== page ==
[Canberrauav] Hybrid Hex cleanup

James Pattison james at auturgy.com.au
Sat May 2 23:00:17 AEST 2015

Subscale prototyping reduces the risk and cost. Much safer to figure out the transition and aerodynamic interactions with a foamy and plastic props than going straight to something that has a whole lot of kinetic energy, and metal and carbon to transfer it.

This concept needs to be tested because there are some significant challenges that need to be explored:

in forward flight the rotors will seriously mess with speed/endurance/control, not just drag but aerodynamic, gyroscopic and inertial effects, and this might be approximated to a degree from a prototype;

in vertical flight you'll have serious problems with stability running 26" props at 6S with aircraft bldc motors - it'll be sloppy. Add wet/sail area from the aircraft, and I have no confidence that the system will have the responsiveness to be controllable in a crosswind.

After testing the concept on a small system, the next step should be to build a quad in the dimensions of your design, and see if you can tune it, before trying to graft it onto an aircraft.

Going straight to a 13kg frankenplane monster is fraught with danger that is unnecessary and avoidable.

As for electric not being able to go the distance - I disagree.

Vampire is a cool name though.



> On 2 May 2015, at 22:08, Jack Pittar <jpittar at bigpond.net.au> wrote:
> Scaling down to 60 size means the aircraft can barely lift itself. If it was successful, what would this prove?
> Duplicating the drivetrain? We know an all electric drivetrain will not make the distance. A petrol only drivetrain means helicopter mechanics which is what we already doing, so this is no longer an alternative.
>  -----Original Message-----
> From: James Pattison [mailto:james at auturgy.com.au]
> Sent: Saturday, 2 May 2015 4:11 PM
> To: Grant Morphett
> Cc: Jack Pittar; canberrauav
> Subject: Re: [Canberrauav] Hybrid Hex cleanup
> I think we should start with a smaller proof of concept.
> I'm not sold on this idea at all, and need some convincing that adding so    much dead weight/drag by duplicating the drivetrain has advantages over a tilt rotor or tilt wing.
> A concept demonstrator may provide some confidence.
> Regards,
> James
>> On 2 May 2015, at 12:26, Grant Morphett <grant at gmorph.com> wrote:
>> Are we thinking of doing a smaller prototype first with a bixler or something or just jump right into the big one?
>> Thanks, Grant.
>>> On 1 May 2015 at 18:03, Jack Pittar <jpittar at bigpond.net.au> wrote:
>>> Ah ..yes. I forgot the speed controllers. That makes it $510.
>>> This pricing is just a quick add up of the basic parts without any close
>>> study of them.
>>> Built in spares were not considered, but would be in any purchase because
>>> you can not always get repeats of the same item a few weeks later.
>>> The receiver, telemetry, pixhawk, battery, switches, wiring and connectors,
>>> etc etc are all considered to be part of the plane.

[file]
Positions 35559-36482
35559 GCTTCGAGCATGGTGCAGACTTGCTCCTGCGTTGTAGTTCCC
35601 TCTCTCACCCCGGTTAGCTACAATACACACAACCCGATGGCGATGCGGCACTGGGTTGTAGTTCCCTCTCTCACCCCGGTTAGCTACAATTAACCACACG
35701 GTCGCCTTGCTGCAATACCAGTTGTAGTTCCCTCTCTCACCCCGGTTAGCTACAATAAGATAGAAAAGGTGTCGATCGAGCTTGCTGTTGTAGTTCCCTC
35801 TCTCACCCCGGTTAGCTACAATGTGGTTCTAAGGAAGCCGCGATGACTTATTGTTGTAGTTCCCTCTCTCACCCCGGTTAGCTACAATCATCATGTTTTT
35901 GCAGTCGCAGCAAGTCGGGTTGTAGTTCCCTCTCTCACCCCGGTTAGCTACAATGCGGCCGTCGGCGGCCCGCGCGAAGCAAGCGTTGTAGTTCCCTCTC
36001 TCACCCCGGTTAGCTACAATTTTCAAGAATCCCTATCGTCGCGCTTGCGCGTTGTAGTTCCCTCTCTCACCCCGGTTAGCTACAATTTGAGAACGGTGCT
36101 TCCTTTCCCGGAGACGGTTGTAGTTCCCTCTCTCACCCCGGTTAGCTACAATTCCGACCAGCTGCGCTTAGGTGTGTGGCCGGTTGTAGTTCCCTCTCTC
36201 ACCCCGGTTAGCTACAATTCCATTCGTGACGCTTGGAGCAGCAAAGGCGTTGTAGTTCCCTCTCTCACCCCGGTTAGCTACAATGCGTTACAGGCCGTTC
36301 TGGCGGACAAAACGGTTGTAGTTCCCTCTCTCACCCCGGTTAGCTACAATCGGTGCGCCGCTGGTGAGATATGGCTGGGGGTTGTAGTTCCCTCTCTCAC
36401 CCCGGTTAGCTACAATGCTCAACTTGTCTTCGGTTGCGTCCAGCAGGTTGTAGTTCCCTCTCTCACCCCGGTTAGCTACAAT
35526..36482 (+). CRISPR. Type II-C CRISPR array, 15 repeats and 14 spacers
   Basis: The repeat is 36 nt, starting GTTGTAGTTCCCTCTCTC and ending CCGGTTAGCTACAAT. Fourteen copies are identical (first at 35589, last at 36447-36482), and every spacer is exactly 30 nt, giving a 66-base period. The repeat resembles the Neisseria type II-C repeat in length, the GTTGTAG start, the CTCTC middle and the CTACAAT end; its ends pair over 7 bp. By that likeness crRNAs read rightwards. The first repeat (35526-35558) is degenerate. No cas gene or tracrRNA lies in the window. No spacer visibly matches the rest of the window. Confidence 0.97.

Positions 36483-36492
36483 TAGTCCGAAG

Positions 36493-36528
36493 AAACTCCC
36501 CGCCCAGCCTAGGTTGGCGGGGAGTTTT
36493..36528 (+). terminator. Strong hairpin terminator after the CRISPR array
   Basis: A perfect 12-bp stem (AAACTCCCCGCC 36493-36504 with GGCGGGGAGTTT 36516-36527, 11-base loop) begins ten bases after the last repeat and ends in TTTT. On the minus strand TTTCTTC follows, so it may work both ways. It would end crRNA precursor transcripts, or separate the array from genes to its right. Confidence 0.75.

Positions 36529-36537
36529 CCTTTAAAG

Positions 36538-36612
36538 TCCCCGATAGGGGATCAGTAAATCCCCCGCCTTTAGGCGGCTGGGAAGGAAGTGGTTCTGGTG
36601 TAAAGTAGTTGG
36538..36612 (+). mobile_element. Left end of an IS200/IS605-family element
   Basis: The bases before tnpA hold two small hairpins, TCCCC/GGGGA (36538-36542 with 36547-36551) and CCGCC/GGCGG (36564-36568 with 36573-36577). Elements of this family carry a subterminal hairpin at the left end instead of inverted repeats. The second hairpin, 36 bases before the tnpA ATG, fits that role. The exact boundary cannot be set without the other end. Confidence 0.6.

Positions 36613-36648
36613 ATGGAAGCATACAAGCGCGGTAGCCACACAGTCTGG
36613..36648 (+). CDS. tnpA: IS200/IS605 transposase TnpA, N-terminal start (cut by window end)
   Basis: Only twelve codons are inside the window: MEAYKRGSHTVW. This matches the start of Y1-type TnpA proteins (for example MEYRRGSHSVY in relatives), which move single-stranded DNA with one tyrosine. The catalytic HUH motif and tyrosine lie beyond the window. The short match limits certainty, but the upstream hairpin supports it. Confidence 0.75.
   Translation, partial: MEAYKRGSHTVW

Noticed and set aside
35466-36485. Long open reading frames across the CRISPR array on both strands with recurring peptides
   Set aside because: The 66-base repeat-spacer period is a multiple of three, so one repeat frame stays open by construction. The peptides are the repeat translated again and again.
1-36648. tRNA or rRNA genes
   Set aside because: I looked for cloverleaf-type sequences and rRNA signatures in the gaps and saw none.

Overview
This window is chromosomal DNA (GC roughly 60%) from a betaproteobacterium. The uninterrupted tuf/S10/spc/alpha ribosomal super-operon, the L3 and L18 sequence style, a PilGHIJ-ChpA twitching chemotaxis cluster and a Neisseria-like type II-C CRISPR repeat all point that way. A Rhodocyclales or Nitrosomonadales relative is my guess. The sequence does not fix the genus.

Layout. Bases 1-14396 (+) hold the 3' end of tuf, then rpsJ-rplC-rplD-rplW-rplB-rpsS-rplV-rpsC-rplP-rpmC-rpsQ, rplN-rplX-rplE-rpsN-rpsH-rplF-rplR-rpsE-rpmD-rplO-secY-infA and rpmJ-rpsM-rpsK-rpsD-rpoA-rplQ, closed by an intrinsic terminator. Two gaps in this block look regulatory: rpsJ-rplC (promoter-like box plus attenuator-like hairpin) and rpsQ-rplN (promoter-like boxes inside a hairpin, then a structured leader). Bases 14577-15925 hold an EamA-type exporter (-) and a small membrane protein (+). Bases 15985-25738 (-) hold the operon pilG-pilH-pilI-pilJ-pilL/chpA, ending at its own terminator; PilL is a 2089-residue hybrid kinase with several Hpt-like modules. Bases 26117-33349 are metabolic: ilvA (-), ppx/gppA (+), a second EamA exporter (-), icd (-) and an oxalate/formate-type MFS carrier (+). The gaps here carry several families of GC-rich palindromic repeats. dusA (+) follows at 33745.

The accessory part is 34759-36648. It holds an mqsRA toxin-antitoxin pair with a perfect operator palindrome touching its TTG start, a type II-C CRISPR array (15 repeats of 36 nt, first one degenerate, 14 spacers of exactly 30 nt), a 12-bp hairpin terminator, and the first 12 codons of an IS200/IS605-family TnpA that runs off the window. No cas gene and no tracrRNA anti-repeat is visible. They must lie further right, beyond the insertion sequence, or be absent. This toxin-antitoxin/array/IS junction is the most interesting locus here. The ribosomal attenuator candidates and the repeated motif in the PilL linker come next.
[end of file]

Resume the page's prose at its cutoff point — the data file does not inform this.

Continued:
>>> Also not included are the carbon fibre tubes or hardware to mount the motors
>>> etc.
>>> Jack.
>>> The list:
>>> 4 off Red Brick speed controllers, OPTO, 125 Amp, 2~7S - $37.48 each.
>>> 4 24X8" props - $26.59 each.
>>> 4 off G46-420 motors - $63.56
>>> -----Original Message-----
>>> From: James Pattison [mailto:james at auturgy.com.au]
>>> Sent: Friday, 1 May 2015 12:58 PM
>>> To: Jack Pittar
>>> Cc: canberrauav
>>> Subject: Re: [Canberrauav] Hybrid Hex cleanup
>>> Are you sure on the costs?
>>> What motors/esc's have you picked (a giant quad for under $400 would be
>>> awesome!).
>>> Regards,
>>> James
>>> > On 1 May 2015, at 12:03, Jack Pittar <jpittar at bigpond.net.au> wrote:
>>> >
>>> > The following is to clean up the discussions on the Hybrid Hex.
>>> > Thanks to all for your interesting discussions.
>>> > After lots of fiddling around with different physical formats, I have
>>> settled on the following for the prototype:
>>> > A 2.2 metre wingspan ARF model - the MaxiLift or Porter - will have a fore
>>> and aft boom fitted to each wing. Each boom will have motor and 25"
>>> horizontal propeller mounted on each end, making a traditional quad.
>>> > The horizontal stabilizer will be moved to the top of the vertical
>>> stabilizer for clearnce of the quad propellers.
>>> > The motor will be a standard tractor mounted 40cc petrol twin (because I
>>> already have it).
>>> > A tricycle undercarriage will be fitted to allow normal aircraft takeoffs
>>> and landings.
>>> > The intention for the prototype is to experiment with the aircraft
>>> handling in vertical and horizontal flight and in transitioning, beginning
>>> at the minimum weight of 13Kg.
>>> > The cost and size of the quadcopter parts, to make the aircraft operate as
>>> calculated for in eCalc, were a significant roadblock. This was cleared when
>>> Stephen pointed out that the quadcopter components only have to lift and
>>> maneuver. The Hobby King cost of these parts will be $360 without batteries.
>>> One 5Ah 6 cell battery ($105,0.85 Kg) is eCalc'd to bring a hovering and
>>> maneuvering time of 2 minutes or so. 5 batteries, 8 minutes.
>>> > The requrement to have all propellers stopping will be dealt with later.
>>> > With thanks particularly to Ben and Daniel, the generator concept sounds
>>> quite feasible. It would save on making a mechanical clutch mechanism at the
>>> expense of making a synchronous rectifier and power controller. Depending on
>>> conversion efficiencies, a bigger engine would probably be required if it is
>>> to allow for continuous hovering and maneuvering.
>>> > Rather than a "Hybrid Hex" I suppose it should be described as a
>>> "Quad-plane Hybrid".
>>> > A good name for it would be the "Vampire", although that name should be
>>> reserverd for whichever        aicraft we take to the OBC.
>>> > Jack.
>>> >
>> -- 
>> Thanks
>> Grant
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